Day in, day out, God is bringing people home to himself, which is why he was so angry with the leaders of Israel (2,10). They were meant to be his deputies: caring for the people, ensuring they kept close to God. However, their failure (2-4) resulted in God’s astounding promise (11-16,22- 24) to be the perfect Shepherd who never fails his flock.The gospels relate how Jesus fulfilled this promise (see John 10:14-16). Where other leaders fail, Jesus is faithful: he seeks the lost, rounds up the strays, heals the sick,strengthens the weary (see Isa. 40:10,11,29-31; 42:1-4).He is still bringing people home to God. Yesterday I heard of a couple, taking Bibles to Afghanistan, who had run out of gas. A Taliban soldier stood by the pump. The Spirit prompted the couple to give the soldier a Bible. He then explained how, in a dream, he was told to wait by this pump for a book that would change his life. Our perfect Shepherd Jesus is rounding up the strays and the lost!Day in, day out, God is bringing people home to himself, which is why he was so angry
with the leaders of Israel (2,10). They were meant to be his deputies: caring for the
people, ensuring they kept close to God. However, their failure (2-4) resulted in God’s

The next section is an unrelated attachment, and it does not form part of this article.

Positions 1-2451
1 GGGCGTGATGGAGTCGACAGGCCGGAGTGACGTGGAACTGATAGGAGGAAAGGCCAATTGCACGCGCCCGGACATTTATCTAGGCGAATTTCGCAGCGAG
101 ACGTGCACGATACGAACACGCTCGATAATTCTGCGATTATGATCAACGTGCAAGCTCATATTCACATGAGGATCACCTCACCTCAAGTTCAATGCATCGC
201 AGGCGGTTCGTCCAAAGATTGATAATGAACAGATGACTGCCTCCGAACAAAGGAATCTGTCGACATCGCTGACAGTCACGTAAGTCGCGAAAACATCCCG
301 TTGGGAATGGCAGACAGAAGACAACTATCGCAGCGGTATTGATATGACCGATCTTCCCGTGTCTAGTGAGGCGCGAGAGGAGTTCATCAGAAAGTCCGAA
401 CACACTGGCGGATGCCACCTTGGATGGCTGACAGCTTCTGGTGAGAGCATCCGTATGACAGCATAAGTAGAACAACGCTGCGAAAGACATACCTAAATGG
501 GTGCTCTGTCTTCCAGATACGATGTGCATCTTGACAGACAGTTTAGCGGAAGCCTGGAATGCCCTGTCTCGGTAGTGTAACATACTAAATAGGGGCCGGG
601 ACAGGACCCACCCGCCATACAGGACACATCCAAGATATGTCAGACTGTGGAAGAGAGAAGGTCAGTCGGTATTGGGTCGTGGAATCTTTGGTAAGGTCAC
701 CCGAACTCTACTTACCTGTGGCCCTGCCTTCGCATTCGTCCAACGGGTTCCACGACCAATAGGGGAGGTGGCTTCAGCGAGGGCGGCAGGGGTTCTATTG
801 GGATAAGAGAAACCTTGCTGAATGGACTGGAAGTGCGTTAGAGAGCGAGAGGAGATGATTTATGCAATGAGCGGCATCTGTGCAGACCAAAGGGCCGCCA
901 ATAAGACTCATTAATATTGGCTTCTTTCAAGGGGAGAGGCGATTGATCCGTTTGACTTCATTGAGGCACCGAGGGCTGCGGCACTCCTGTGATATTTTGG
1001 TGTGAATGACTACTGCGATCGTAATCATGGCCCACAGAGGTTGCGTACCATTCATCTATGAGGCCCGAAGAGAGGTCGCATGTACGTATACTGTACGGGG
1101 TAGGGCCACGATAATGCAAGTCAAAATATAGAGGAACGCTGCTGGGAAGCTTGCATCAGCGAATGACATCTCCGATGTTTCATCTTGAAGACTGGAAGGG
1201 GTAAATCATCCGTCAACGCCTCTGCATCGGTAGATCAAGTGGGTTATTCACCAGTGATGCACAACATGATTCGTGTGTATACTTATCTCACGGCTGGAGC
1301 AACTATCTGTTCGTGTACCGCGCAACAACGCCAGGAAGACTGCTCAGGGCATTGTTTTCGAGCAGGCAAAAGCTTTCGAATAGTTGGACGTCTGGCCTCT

astounding promise (11-16,22- 24) to be the perfect Shepherd who never fails his flock.
The gospels relate how Jesus fulfilled this promise (see John 10:14-16). Where other
leaders fail, Jesus is faithful: he seeks the lost, rounds up the strays, heals the sick,
strengthens the weary (see Isa. 40:10,11,29-31; 42:1-4).
He is still bringing people home to God. Yesterday I heard of a couple, taking Bibles to
Afghanistan, who had run out of gas. A Taliban soldier stood by the pump. The Spirit
prompted the couple to give the soldier a Bible. He then explained how, in a dream, he
was told to wait by this pump for a book that would change his life. Our perfect Shepherd
Jesus is rounding up the strays and the lost! 

 

APPLY

Evaluate if you truly care about those who are far from God. If there is need for change, seek God and take action.

 

CLOSING PRAYER